Whether you’re trying to farm medicinal plants, culinary herbs, or at-risk native herbs exclusively or simply add herbal crops to what you’re already growing, successful small-scale herb farmers Jeff and Melanie Carpenter will guide you through the entire process—from cultivation to creating value-added products.

Using their Zack Woods Herb Farm in Vermont as a backdrop, the Carpenters cover all the basic practical information farmers need to know to get an organic herb farm up and running, including:

• Size and scale considerations;

• Layout and design of the farm and facilities;

• Growing and cultivation information, including types of tools;

• Field and bed prep;

• Plant propagation;

• Weed control, and pests and diseases;

• Harvesting, as well as wild harvesting and the concept of geo-authentic botanicals;

• Postharvest processing; and,

• Value-added products and marketing.

The authors also provide fifty detailed plant profiles, going deeper into the herbs every farmer should consider growing. In an easy-to-understand, practical, and comprehensive manner, readers will learn how to focus on quality over quantity, and keep costs down by innovating with existing equipment, rather than expensive technology.Market farmers who have never before considered growing medicinal herbs will learn why it’s more important to produce these herbs domestically.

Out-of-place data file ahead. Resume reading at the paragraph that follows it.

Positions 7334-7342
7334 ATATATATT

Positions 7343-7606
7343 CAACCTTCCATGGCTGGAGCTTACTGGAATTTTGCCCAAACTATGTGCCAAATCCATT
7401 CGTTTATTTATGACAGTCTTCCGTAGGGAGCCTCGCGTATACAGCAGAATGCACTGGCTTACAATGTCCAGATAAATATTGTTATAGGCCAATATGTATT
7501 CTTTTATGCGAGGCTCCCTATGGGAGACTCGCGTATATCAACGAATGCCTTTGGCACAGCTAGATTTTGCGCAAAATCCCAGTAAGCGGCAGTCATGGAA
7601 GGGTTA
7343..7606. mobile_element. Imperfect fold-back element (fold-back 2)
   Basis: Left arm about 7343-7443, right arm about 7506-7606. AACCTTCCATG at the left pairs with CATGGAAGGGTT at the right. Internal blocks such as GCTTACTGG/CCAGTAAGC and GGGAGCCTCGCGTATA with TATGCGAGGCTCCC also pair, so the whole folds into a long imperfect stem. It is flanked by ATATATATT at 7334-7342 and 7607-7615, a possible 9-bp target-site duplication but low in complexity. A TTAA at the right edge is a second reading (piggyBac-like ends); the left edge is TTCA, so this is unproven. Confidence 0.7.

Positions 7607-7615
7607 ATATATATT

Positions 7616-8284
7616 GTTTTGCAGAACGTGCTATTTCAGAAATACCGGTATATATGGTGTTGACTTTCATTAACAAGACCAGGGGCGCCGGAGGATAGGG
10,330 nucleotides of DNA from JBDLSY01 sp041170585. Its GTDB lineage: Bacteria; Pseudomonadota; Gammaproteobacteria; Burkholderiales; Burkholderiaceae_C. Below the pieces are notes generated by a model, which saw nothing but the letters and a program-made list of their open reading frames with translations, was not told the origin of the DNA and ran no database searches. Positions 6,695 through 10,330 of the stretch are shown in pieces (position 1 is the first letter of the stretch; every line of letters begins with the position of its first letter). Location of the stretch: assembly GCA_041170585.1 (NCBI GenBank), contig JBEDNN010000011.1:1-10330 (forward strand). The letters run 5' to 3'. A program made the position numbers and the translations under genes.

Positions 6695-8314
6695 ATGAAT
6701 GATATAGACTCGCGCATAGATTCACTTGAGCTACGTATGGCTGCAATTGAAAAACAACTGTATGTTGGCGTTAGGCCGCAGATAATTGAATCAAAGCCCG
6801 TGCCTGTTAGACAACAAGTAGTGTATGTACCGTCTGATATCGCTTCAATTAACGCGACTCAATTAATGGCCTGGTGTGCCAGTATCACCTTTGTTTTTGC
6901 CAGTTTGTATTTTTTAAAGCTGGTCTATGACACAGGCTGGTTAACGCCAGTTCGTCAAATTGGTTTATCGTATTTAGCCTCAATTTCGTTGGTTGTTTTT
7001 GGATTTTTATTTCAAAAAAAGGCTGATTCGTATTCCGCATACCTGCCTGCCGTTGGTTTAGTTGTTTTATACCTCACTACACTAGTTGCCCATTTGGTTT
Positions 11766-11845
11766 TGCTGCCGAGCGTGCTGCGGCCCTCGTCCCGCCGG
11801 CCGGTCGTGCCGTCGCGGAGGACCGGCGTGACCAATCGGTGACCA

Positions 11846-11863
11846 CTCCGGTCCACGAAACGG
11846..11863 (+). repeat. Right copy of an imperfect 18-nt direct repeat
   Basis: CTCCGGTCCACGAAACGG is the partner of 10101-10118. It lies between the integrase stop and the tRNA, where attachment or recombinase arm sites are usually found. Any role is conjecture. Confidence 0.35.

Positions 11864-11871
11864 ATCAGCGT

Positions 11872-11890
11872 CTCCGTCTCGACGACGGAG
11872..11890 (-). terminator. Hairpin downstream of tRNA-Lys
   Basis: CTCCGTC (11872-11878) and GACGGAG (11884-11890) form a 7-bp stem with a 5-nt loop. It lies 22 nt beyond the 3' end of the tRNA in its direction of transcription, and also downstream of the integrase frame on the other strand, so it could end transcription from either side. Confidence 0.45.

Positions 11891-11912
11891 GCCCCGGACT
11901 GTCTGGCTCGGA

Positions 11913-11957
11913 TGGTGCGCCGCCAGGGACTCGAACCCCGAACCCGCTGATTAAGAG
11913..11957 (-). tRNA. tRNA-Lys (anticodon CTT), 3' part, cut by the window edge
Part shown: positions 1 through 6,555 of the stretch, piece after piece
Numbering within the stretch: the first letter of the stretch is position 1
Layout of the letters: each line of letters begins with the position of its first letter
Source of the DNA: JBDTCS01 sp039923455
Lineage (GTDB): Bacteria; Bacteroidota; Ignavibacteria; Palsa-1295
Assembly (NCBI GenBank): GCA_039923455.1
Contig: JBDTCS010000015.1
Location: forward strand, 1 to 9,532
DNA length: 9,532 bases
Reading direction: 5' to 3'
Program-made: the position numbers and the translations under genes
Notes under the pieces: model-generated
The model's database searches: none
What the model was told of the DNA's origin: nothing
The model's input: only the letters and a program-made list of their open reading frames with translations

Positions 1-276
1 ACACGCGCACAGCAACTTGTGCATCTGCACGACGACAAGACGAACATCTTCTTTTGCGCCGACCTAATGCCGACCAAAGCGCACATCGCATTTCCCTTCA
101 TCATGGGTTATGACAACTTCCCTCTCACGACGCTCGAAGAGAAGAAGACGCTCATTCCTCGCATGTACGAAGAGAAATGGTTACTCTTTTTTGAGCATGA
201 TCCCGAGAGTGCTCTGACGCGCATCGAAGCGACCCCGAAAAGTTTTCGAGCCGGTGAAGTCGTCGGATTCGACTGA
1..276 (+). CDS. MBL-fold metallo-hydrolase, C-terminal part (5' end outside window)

The Organic Medicinal Herb Farmer makes a convincing case that producing organic medicinal herbs can be a viable, profitable, farming enterprise. The Carpenters also make the case for incorporating medicinal herbs into existing operations, as it can help increase revenue in the form of value-added products, not to mention improve the ecological health of farmland by encouraging biodiversity as a path toward greater soil health.

Available in: Paperback